Composting is a natural method to recycle organic matter such as leaves and food scraps into fertilizer to enrich soil and plants. By composting at home, individuals can divert some of the food waste from landfills and turn it into organic fertilizer for the yard. Referred to by farmers as “black gold,” compost contains the essential nutrients nitrogen, phosphorus, and potassium and can be used for gardening, horticulture, and agriculture.

Fernander is from a family of what she refers to as passive composters. “As a child, I remember having to take our food waste and put it at the base of our fruit trees.”

However, after researching the basics of composting online, she invested in an outdoor compost bin for her home. “I also purchased natural products that support the decomposition process and control the smell.”

Whenever she prepares food for her family, food scraps are stored in a small indoor compost bin, complete with a biodegradable liner. Once a week, she throws the scraps, liner and all, into her outdoor compost bin located in her backyard. She turns the bin daily to speed the composting process. Within weeks, she has rich organic matter to use in her garden. It’s a new habit that she is committed to continuing for the rest of her life.

“I feel like I’m doing my part in reducing landfill waste and giving something back to the earth. I’m slowly trying to convert to a more sustainable lifestyle, so I like taking small, doable steps to help get me there.”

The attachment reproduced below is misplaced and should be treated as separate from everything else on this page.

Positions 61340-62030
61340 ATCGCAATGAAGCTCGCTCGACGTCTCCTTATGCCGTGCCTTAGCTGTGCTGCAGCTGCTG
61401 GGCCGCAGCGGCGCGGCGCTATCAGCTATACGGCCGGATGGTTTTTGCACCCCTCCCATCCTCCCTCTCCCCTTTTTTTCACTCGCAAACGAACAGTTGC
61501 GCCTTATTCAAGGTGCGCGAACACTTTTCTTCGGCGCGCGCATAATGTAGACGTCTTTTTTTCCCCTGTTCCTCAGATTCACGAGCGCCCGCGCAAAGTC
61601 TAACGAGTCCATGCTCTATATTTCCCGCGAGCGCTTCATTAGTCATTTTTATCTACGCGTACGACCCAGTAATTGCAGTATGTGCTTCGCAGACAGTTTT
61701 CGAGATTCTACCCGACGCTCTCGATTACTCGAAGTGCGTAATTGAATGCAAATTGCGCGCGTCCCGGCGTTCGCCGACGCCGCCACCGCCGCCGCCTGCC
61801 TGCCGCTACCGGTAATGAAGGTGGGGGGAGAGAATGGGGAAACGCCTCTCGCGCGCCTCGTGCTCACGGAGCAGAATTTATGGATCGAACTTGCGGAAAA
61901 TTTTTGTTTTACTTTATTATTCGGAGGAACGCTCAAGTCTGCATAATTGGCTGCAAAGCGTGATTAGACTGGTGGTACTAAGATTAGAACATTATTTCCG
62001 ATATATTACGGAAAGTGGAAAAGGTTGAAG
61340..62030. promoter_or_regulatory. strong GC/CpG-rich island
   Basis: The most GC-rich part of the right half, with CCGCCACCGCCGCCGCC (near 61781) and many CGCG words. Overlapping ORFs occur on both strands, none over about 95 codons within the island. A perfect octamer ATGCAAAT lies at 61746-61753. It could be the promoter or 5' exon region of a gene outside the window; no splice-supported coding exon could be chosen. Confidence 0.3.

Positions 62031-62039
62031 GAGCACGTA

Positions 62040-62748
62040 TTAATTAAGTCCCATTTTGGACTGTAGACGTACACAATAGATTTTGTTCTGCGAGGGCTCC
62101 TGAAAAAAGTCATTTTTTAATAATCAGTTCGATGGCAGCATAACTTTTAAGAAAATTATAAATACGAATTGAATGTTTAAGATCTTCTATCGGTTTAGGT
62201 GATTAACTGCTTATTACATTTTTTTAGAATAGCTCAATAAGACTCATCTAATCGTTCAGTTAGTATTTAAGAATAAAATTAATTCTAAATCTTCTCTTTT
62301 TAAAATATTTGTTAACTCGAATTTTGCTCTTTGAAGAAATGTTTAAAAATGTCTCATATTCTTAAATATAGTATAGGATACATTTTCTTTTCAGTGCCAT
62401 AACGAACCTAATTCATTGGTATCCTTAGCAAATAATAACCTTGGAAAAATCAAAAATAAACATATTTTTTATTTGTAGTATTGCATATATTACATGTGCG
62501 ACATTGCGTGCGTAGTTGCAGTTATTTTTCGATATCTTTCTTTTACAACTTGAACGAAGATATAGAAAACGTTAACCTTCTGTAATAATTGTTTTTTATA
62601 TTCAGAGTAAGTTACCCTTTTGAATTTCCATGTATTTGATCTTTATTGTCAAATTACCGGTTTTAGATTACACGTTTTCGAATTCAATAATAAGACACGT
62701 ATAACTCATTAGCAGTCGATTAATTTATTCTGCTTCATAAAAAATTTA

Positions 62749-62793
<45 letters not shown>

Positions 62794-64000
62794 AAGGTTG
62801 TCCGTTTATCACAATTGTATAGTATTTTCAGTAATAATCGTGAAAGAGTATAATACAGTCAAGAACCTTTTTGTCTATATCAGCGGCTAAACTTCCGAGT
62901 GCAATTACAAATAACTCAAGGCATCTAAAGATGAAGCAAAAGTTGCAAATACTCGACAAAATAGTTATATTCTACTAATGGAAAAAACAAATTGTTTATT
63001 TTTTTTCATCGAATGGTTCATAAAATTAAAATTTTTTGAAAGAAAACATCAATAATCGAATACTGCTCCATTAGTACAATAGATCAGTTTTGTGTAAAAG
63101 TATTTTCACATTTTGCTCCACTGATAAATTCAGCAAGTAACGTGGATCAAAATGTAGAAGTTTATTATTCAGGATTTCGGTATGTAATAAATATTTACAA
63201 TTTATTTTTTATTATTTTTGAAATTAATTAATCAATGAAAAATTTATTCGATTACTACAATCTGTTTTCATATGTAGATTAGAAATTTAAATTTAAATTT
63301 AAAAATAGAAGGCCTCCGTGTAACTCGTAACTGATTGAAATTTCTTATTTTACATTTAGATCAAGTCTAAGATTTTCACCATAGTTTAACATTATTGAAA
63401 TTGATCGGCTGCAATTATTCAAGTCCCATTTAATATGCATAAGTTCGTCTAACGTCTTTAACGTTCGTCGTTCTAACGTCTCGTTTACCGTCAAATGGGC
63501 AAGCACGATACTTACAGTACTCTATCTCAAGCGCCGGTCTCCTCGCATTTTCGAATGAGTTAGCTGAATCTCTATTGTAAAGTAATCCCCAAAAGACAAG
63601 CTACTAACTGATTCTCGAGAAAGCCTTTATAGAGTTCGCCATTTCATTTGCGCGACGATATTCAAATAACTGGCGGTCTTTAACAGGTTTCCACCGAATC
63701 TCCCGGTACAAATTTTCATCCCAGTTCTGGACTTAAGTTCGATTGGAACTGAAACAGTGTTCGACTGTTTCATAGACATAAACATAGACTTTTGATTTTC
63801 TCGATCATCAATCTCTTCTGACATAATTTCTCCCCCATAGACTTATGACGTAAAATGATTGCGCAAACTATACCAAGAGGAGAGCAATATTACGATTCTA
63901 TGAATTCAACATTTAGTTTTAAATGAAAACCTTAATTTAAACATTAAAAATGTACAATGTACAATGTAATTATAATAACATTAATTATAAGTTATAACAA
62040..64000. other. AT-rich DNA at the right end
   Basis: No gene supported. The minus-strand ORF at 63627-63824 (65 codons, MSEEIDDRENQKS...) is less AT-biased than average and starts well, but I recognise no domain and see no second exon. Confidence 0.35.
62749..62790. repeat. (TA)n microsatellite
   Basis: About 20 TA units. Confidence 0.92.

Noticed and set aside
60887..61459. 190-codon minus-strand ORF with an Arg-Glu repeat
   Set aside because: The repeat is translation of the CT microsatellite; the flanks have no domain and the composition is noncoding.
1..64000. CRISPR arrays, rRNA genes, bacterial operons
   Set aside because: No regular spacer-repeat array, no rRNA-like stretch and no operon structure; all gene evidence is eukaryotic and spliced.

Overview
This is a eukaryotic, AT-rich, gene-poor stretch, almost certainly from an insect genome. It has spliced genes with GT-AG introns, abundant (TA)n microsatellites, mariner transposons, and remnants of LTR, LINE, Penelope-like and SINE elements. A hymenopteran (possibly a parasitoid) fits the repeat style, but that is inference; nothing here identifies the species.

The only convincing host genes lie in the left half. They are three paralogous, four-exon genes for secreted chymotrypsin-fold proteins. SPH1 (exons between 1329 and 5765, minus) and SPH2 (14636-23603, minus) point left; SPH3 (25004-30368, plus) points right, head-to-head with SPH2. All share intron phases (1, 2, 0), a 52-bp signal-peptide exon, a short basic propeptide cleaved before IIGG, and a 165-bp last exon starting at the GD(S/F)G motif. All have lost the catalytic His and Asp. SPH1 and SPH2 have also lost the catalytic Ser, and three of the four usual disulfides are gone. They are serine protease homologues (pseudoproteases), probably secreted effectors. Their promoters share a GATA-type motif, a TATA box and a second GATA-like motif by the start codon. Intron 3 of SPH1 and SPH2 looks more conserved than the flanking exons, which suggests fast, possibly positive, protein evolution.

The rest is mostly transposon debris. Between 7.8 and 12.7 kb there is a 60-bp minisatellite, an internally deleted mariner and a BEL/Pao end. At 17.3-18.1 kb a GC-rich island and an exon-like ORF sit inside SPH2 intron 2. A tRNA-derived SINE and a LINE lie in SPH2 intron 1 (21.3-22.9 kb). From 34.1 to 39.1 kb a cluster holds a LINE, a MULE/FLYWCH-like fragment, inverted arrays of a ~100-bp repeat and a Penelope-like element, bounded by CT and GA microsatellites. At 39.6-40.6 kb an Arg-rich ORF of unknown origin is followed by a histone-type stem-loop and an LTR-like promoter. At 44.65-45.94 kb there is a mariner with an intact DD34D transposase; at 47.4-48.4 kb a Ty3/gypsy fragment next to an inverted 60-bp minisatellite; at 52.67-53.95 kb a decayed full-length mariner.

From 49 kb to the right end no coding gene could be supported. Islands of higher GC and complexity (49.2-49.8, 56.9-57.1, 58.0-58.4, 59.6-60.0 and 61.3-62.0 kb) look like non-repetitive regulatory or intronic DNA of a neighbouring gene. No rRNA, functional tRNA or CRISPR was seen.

Beyond home gardeners, composting is also an attractive market for entrepreneurs. Nicholas Fox, the proprietor of Soul and Soil, has been offering composting services since June 2020.

Soul and Soil provides services and products for those who want to reduce their carbon footprint but don’t have the time, knowledge, or patience to compost themselves. “I’m motivated by solving problems that make people’s lives a little less difficult,” said 22-year-old Fox, known on Instagram as @dacompostking.

His company offers organic waste collection, permaculture consulting as well as compost and compost tea.

Whether you choose to compost or simply become more intentional about reducing food waste in your home, The New Providence Ecology Park, the environment, and ultimately you will reap the benefits.

McKinny sums it up nicely, “Less food waste means less environmental damage to our beautiful planet – what’s not to love about that?”

NPEP is a 160-acre landfill driving the movement toward more sustainable, environmentally friendly waste management practices throughout The Bahamas. They are collectively guided by a results-driven culture, using simple, proven strategies appropriate for The Bahamas to deliver stable, consistent, and cost-effective waste management solutions.